More Mental Health Guidance from the EEOC

Human Resources
by Guest Columnist

By Joan Farrell, JD

In yesterday’s Advisor, BLR® Senior Legal Editor Joan Farrell, JD, explained some of the new guidance on mental health conditions released by the Equal Employment Opportunity Commission (EEOC). Today, Farrell has additional details on the matter.

The EEOC has released an informal guidance for advising employees of their legal rights in the workplace with regard to depression, post-traumatic stress disorder (PTSD), and other mental health conditions. Although the guidance is geared toward employees, it provides insight for employers as to EEOC’s position on protections provided for employees under the Americans with Disabilities Act (ADA).

The guidance is provided in a question-and-answer format and covers the following areas (see yesterday’s Advisor for additional areas):

“Substantially limiting” condition. The guidance points out that a condition does not need to be permanent or severe to be substantially limiting under the ADA. A condition that makes activities more difficult, uncomfortable, or time-consuming to perform (when compared to the general population) may be substantially limiting, according to the EEOC.

And, even if symptoms come and go, the guidance notes that “what matters is how limiting they would be when the symptoms are present.” It also notes that mental health conditions like major depressions, PTSD, bipolar disorder, and obsessive compulsive disorder “should easily qualify.”

In this section, the guidance is touching what the EEOC details in its regulations; that is, an employer should not conduct an extensive analysis of whether a condition qualifies as a disability but should instead focus on complying with ADA’s antidiscrimination and reasonable accommodation requirements.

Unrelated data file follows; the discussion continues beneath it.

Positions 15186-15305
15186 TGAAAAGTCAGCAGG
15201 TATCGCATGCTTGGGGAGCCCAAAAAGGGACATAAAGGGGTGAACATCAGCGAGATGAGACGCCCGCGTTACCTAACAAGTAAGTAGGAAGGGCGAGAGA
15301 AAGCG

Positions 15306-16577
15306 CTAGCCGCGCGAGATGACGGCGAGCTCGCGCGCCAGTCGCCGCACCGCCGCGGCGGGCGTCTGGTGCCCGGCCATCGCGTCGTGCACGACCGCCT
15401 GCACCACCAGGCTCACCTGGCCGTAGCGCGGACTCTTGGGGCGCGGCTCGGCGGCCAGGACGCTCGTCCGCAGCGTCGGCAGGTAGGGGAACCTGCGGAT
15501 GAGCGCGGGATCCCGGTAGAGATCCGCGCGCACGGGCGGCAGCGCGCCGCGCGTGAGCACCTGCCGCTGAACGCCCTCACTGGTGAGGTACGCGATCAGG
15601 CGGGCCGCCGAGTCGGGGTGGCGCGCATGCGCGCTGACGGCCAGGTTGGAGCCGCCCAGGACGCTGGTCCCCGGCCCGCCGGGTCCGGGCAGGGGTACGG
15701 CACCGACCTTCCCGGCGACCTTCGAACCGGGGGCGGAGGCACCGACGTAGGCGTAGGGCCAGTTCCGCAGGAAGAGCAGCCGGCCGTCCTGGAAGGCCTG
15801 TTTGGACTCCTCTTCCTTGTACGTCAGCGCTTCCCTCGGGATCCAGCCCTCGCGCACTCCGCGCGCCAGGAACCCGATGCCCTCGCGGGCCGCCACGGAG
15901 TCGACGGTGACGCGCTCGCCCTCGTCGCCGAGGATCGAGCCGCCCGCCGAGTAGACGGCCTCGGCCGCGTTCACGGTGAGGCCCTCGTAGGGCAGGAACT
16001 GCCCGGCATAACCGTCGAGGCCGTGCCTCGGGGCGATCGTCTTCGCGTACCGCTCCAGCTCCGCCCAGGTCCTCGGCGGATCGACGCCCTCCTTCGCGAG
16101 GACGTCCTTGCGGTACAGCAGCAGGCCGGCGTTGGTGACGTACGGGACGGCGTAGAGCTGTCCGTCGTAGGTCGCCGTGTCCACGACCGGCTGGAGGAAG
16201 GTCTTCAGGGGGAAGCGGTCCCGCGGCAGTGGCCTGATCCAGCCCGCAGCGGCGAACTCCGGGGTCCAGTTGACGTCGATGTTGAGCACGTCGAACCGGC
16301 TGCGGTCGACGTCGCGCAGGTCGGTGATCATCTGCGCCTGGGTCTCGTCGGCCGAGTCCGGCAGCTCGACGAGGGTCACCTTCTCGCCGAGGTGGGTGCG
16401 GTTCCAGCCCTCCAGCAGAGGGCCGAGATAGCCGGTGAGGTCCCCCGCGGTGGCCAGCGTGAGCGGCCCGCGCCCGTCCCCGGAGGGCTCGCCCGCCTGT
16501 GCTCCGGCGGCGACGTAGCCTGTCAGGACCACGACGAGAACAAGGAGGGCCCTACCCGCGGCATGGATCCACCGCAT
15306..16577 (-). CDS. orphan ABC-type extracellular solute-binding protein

Reasonable accommodation. The guidance advises employees that they may ask for a reasonable accommodation at any time but that it’s generally better to ask before any workplace problems occur because employers are not required to excuse poor job performance—even if it’s caused by a medical condition or the side effects of medication.

The guidance notes that an employer may ask an employee to put an accommodation request in writing and may ask for documentation from the employee’s healthcare provider about the condition and the need for accommodation. The EEOC suggests that employees bring to their medical appointment a copy of the EEOC publication The Mental Health Provider’s Role in a Client’s Request for a Reasonable Accommodation.

The guidance adds that an unpaid leave may be a reasonable accommodation if the leave will help the employee get to a point where he or she can perform a job’s essential functions. And if an employee is permanently unable to do his or her regular job, the guidance explains that the employee can request reassignment to another job if one is available.

Harassment. The EEOC advises employees to tell their employer about any harassment if they want the employer to stop the problem. The guidance recommends that employees follow the employer’s reporting procedures and explains an employer’s legal obligation to take action to prevent future harassment.

The guidance provides a simple, straightforward explanation of an employee’s rights under the ADA. It can help employers understand how the EEOC may view an employer’s obligations and what the agency expects—and permits—employers to do.

The guidance is available online at EEOC’s website.

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